The Obvious: Defensive coordinator Clancy Pendergast will be looking on Saturday to see that his system is working as well as it can up to this point in spring.
The Not So Obvious: As it pertains to Saturday’s Spring Game, Pendergast said, “I want to see technique on all three levels of the defense. I want to see communication. Those are really the two most critical things. And, obviously, eliminate the big plays.”
The Obvious: The USC Spring Game will provide fans with an opportunity to purchase Trojans souvenirs.
The Not So Obvious: Upon Coliseum entry, make sure to stop by Tunnel 3 to visit the USC Athletics sales table, where you can get everything from shirts to watches to “selfie sticks” for just $5!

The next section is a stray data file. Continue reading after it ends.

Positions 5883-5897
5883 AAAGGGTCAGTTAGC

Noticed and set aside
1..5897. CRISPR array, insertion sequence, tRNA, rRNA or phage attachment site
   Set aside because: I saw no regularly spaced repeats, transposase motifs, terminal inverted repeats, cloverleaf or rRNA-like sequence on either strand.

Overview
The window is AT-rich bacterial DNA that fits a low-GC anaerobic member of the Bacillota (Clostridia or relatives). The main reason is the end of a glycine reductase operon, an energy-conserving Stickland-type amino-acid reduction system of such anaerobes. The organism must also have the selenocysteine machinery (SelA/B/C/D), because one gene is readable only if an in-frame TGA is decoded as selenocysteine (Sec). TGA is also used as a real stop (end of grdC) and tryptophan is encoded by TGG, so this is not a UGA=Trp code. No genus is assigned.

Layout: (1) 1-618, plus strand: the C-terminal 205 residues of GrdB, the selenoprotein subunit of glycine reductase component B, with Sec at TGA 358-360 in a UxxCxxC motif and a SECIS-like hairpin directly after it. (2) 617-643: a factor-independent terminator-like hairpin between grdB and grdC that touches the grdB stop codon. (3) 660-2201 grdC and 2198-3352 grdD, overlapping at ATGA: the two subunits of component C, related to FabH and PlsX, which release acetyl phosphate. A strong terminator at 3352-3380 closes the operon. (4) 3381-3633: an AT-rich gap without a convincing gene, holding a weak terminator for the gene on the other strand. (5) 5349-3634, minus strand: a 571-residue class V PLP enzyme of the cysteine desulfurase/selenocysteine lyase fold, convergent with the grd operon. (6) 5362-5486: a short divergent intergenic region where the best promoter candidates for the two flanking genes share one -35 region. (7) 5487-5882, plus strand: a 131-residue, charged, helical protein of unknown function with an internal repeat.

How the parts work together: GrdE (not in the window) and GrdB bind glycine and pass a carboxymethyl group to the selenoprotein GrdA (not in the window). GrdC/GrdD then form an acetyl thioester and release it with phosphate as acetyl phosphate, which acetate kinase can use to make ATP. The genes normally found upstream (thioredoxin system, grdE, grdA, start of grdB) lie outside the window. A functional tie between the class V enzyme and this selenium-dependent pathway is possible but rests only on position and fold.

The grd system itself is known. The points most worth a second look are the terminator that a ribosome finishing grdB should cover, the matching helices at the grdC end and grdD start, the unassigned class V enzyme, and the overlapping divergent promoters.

The Obvious: One of the those Trojans corners that will draw attention during Saturday’s hitting will be sophomore Iman Marshall, who showed improvement this spring after having gone through some expected painful growing pains as a true freshman last season.
The Not So Obvious: As it pertains to Saturday’s Spring Game, Marshall told the O/NSO, “I want to see us (the defense) flying around and making plays. I want to see us complete and understand what we have learned these five weeks, just execute, and play up to our abilities. We still have a lot to learn, this is just the beginning, and see where we stand right now.”
The Obvious: Each USC Spring Game brings an opportunity for a Fan Fest.
The Not So Obvious: This Spring Game will be no exception. There will be a Fan Fest in the east end zone of the Coliseum on the field level, which will feature fun inflatables, carnival games with prizes, and other activities.